To honor Hispanic Heritage Month, Fox News Latino has teamed up with the Ailes Apprentice Program, and our very own Alicia Acuña, to bring you this special series featuring inspirational people representing the Latino community.

Olga Custodio was an Army brat who grew up dreaming of one day becoming a military pilot. Two different military branches initially turned her down, but Custodio wouldn’t take no for an answer.

She eventually became the first Latina to make it through military flight school and to become a captain for American Airlines.

Custodio was born in San Juan, Puerto Rico but grew up traveling the world.

"We lived in Iran and in Taiwan and in South America, so the opportunity of living in different countries was amazing," Custodio said. "I admired my father because he—he was an exchange military attaché, I mean he was able to train foreign troops and we were able to live in all those places."

"I don’t think people should give up on their dream. You know, if there’s something that you’re born to do, why not pursue it?"

- Olga Custodio

The experience gave her an open mind and a quiet confidence that would later come in handy. At 16 – wanting to follow in her father’s footsteps – she marched into the nearest ROTC and tried to sign up.

"I asked the captain who was in charge, I said I want to join the ROTC, not knowing that women weren’t allowed," Custodio said. "But he never—never said that well, we have a sorority here that you—I said no, no, no. You don’t understand. I want to wear the uniform. I want to be in ROTC."

In an attempt to get rid of her, the recruiter gave Custodio an entrance exam.

"I didn’t fill out any application, any paper," Custodio said. "Just take the exam…And I’m thinking I’m doing great, you know."

Two or three weeks later, however, Custodio was told she didn't pass. She later found out she had scored one of the highest scores ever on the exam but was discriminated against, she said.

But Custodio moved on with her life, got married, had a baby – and then another opportunity came knocking. Her husband was in the Air Force stationed in Panama at the time. She, of course, was with him working for the Department of Defense and the Air Force had an Open House where she found out the Air Force was recruiting women to become military pilots.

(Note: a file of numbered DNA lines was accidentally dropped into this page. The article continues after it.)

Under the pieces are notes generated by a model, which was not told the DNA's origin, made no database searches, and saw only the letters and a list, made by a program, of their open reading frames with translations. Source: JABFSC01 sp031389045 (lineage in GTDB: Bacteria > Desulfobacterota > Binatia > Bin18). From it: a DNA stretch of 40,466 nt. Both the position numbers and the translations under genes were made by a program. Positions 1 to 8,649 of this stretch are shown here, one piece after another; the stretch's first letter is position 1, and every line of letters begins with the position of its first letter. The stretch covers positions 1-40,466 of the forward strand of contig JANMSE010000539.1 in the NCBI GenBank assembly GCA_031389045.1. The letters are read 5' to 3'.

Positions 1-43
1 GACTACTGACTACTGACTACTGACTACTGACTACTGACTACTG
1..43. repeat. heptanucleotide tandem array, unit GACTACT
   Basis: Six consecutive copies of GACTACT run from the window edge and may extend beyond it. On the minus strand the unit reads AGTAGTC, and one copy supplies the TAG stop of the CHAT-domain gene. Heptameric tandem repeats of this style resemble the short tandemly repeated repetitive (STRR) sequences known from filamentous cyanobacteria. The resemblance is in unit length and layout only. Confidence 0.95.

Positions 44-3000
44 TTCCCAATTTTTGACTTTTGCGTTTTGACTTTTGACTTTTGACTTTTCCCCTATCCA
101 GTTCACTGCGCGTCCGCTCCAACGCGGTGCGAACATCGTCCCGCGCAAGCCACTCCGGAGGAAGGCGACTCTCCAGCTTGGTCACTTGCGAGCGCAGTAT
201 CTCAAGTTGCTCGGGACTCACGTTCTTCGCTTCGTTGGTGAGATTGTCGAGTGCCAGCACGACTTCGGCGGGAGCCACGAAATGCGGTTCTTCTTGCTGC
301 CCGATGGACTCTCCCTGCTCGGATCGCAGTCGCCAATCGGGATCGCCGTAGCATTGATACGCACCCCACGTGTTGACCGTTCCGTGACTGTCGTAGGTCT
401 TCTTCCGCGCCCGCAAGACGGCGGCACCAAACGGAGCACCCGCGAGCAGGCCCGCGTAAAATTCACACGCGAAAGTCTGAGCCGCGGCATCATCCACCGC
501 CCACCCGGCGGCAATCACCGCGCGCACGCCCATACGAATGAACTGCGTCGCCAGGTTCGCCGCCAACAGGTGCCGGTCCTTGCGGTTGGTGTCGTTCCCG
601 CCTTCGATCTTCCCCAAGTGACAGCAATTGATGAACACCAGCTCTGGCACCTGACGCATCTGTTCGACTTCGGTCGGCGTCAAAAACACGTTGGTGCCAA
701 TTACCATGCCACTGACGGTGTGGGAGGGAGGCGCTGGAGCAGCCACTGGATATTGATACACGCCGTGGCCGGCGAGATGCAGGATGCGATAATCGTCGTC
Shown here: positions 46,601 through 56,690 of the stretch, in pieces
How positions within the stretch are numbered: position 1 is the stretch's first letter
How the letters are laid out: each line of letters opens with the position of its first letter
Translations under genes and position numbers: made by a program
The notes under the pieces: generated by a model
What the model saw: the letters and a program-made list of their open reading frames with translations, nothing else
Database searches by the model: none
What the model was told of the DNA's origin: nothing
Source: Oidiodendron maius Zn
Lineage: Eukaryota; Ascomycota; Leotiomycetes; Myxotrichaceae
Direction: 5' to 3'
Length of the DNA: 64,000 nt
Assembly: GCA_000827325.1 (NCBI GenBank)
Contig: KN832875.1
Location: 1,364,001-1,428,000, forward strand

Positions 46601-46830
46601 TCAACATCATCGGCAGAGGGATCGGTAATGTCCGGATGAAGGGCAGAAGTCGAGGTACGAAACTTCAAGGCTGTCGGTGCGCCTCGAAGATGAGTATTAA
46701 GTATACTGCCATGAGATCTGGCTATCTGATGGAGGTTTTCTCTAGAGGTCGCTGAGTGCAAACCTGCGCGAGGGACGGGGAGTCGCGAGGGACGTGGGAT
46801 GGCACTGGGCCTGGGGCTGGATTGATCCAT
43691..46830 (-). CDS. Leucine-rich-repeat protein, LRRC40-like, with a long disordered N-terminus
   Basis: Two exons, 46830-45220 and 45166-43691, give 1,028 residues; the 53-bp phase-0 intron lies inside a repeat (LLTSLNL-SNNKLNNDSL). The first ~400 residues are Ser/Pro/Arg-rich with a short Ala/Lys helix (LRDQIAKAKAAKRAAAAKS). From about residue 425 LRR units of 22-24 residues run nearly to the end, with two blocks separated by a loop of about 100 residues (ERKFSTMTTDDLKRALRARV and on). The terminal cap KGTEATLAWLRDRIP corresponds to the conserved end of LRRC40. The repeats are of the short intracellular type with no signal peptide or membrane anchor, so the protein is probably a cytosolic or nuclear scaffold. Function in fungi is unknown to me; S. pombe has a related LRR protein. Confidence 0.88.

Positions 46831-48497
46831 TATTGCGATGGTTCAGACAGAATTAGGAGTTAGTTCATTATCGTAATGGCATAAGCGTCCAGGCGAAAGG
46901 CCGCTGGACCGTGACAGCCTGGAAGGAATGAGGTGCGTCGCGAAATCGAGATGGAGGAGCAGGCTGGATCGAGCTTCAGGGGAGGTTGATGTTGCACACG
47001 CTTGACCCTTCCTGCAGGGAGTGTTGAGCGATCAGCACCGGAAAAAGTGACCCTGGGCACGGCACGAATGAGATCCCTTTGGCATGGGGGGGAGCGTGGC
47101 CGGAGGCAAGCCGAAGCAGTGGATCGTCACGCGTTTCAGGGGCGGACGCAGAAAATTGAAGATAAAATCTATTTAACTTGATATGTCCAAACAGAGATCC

But she couldn’t find an Air Force recruiter in the Panama Canal Zone, so she went to an Army recruiter. They began discussing what she might do in the Army, and Custodio got right to the point. 

"And I said ‘well, I want to be a pilot,’" Custodio said. "And I’m married and I have a 3 year old daughter. The guy got up and said thank you very much."

But time was running out – a cadet had to enter pilot training before turning 26 and Custodio was now only months away from becoming too old to apply. Finally, she met a tech sergeant in the Air Force who was willing to help her fill out the paperwork even though he had never recruited a commissioned officer before.

At last, while filling out the paperwork, she said it came down to filling out her top three career choices for entering the Air Force. From there, she headed to Laughlin Air Force base where she became the first Latina to make it through military flight school, graduating in the top 5 percent of her class.

"I was—I was just on cloud nine, it was—you know, no pun intended. It was – I can still feel it right now," Custodio said with tears in her eyes. "It’s just incredible, an incredible feeling of accomplishment of – of knowing that—that I made it."

"Olga was without a doubt one of the best pilots I’ve ever flown with – male or female,"  said  retired General Chris Divich. “She’s just very, very, very above average. Outstanding."

After her outstanding military career, she became the first Latina to become a captain for American Airlines.  

"I don’t think people should give up on their dream," Custodio explained. "You know, if there’s something that you’re born to do, why not pursue it?”

After a 20 year career at American Airlines, she retired. But she didn’t slow down.  

She recently passed out college scholarships for the Daedalions to support future aviators and even runs her own Puerto Rican folk dancing troupe.

Her mantra is "querer es poder."

"Querer es poder. You know, if you want something to happen, you have to make it happen," Custodio said. "Because if you really don’t want it, it’s not gonna happen without you. You can’t make people do things for you, you can’t wait for people to come and give it to you. You have to go out and get it. And I never realized that I was doing something amazing. I was just following my dream."